In doing so, it introduces seven ways of (re)framing practice, each drawing on different theories from the broader social sciences. In particular, this chapter introduces (a) a non-rational design frame; (b) a naturalistic frame; (c) a radical frame; (d) an institutional frame; (e) a structurationist frame; (f) a Foucauldian frame; and (g) a Latourian frame. Each (re)framing of management accounting is discussed in the subsequent sections of this chapter. 4. Management accounting and digitization Alnoor Bhimani (Contributor Webpage)
DOI:10. 1093/acprof:oso/9780199283361. 003. 0004 This chapter draws out some links between digitized technology deployment and management accounting. It argues that in digitized organizations management approaches have to be reconsidered. How the management accounting function must deal with ephemeral digital transactions — each with economic consequences that may be almost negligible when considered individually but that become very significant with volume — presents a significant challenge for managing costs.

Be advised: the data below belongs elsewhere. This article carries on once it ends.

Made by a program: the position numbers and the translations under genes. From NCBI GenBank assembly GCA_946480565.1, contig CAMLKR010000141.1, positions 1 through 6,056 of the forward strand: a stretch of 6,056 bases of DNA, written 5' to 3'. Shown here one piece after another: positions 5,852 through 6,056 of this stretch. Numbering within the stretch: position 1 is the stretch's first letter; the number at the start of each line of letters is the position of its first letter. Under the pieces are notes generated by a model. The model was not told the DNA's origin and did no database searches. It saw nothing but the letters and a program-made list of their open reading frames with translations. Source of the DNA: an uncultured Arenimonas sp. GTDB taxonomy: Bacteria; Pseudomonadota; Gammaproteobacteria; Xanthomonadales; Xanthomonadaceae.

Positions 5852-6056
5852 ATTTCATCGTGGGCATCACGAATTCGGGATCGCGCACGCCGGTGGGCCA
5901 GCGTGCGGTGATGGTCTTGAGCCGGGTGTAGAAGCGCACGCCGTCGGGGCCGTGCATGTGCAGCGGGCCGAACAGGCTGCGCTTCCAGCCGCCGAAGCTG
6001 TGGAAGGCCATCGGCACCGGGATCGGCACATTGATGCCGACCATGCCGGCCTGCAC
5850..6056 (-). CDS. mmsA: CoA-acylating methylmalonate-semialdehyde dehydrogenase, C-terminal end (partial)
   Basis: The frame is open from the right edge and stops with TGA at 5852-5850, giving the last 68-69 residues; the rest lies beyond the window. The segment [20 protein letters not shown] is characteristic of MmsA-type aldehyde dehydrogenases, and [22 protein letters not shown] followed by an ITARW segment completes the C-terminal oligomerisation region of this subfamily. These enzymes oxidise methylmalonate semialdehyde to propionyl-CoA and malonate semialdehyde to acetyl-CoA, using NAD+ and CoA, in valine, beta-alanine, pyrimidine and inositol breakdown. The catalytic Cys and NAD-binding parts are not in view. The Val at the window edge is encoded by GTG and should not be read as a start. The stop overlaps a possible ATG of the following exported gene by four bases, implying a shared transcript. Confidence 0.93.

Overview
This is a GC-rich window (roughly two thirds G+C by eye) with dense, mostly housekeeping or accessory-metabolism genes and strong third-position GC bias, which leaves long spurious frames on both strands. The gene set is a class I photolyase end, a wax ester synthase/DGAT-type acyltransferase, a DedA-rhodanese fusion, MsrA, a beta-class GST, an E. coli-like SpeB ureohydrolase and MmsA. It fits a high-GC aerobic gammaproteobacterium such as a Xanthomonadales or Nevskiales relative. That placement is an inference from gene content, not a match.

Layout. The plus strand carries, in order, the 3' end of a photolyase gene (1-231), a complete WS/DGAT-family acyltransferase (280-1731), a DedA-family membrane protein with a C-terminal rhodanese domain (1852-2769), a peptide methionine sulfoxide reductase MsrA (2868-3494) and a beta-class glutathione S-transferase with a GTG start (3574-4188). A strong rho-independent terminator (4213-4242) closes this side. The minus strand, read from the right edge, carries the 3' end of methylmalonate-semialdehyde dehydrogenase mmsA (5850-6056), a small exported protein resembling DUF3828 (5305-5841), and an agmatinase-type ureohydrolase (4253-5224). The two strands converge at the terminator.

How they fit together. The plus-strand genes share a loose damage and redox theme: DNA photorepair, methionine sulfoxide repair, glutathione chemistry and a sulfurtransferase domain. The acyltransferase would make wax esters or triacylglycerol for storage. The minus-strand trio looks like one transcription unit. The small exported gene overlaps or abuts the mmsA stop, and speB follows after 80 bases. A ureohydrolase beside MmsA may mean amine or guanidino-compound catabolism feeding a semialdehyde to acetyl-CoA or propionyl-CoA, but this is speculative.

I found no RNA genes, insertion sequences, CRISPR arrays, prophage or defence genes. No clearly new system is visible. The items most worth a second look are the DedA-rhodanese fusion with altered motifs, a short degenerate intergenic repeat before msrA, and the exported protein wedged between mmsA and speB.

A possible step forward may be not just in the procedures of data capture or in the style of information reporting, but also in the professional representation of the information produced. It may be that for the work of management accountants to continue to count, it will be increasingly important to show a knowledge of digital products, digital processes, and digital consequences using information about enterprise activities that itself is digitally generated. 5. The contingent design of performance measures Robert H. Chenhall DOI:10. 1093/acprof:oso/9780199283361. 03. 0005 This chapter examines recent innovations in performance measurement systems and identifies evidence about their effectiveness in assisting managers improve performance. The innovations studied were: economic value measures, non-financial measures, and integrated performance measures. Drawing on contingency thinking, the proposition is that it is unlikely that these innovations will be appropriate for all organizations. It was concluded that positive benefits are not universalistic. Different innovative performance measures may best suit particular contexts.